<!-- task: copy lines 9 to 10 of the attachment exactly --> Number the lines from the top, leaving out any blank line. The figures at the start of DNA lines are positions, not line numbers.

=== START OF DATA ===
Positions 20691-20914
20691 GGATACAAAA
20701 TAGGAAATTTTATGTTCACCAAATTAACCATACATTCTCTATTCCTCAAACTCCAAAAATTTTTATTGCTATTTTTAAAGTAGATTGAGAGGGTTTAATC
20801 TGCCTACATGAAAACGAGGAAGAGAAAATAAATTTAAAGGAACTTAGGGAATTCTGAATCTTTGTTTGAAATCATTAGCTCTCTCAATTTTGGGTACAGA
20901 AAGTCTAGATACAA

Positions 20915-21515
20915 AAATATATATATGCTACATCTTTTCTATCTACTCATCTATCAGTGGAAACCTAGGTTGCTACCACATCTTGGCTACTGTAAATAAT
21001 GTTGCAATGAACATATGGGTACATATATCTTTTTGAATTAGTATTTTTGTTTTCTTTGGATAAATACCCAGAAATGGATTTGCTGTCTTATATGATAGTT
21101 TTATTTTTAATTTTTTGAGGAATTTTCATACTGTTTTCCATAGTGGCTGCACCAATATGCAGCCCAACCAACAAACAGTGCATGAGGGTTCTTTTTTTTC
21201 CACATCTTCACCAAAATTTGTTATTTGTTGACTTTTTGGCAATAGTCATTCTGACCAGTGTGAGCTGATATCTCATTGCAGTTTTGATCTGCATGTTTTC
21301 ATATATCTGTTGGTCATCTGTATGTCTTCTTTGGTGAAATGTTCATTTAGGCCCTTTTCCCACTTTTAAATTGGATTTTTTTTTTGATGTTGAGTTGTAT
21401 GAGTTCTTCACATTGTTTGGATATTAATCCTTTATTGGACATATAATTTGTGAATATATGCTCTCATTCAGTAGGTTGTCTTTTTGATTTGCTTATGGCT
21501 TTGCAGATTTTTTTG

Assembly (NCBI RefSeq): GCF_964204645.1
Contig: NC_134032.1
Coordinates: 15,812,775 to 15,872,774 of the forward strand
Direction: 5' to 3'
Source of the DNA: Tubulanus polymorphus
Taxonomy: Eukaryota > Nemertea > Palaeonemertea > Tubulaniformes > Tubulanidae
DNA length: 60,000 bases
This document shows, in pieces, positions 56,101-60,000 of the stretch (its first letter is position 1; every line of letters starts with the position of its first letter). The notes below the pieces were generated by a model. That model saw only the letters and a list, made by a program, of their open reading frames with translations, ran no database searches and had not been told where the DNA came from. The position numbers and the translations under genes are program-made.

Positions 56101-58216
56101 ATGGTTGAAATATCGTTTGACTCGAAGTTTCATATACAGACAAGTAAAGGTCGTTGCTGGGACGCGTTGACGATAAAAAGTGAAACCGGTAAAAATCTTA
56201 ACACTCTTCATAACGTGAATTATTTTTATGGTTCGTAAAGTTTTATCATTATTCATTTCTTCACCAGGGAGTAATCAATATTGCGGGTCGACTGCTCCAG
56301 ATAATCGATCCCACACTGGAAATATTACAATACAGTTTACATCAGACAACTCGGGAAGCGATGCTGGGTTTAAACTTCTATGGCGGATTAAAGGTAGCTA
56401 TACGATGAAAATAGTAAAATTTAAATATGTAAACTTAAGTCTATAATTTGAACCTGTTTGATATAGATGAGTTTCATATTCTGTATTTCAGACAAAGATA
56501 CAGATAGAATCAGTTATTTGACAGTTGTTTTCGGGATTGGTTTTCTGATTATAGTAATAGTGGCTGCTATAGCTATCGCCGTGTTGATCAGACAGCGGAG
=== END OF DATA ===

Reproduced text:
21101 TTATTTTTAATTTTTTGAGGAATTTTCATACTGTTTTCCATAGTGGCTGCACCAATATGCAGCCCAACCAACAAACAGTGCATGAGGGTTCTTTTTTTTC
21201 CACATCTTCACCAAAATTTGTTATTTGTTGACTTTTTGGCAATAGTCATTCTGACCAGTGTGAGCTGATATCTCATTGCAGTTTTGATCTGCATGTTTTC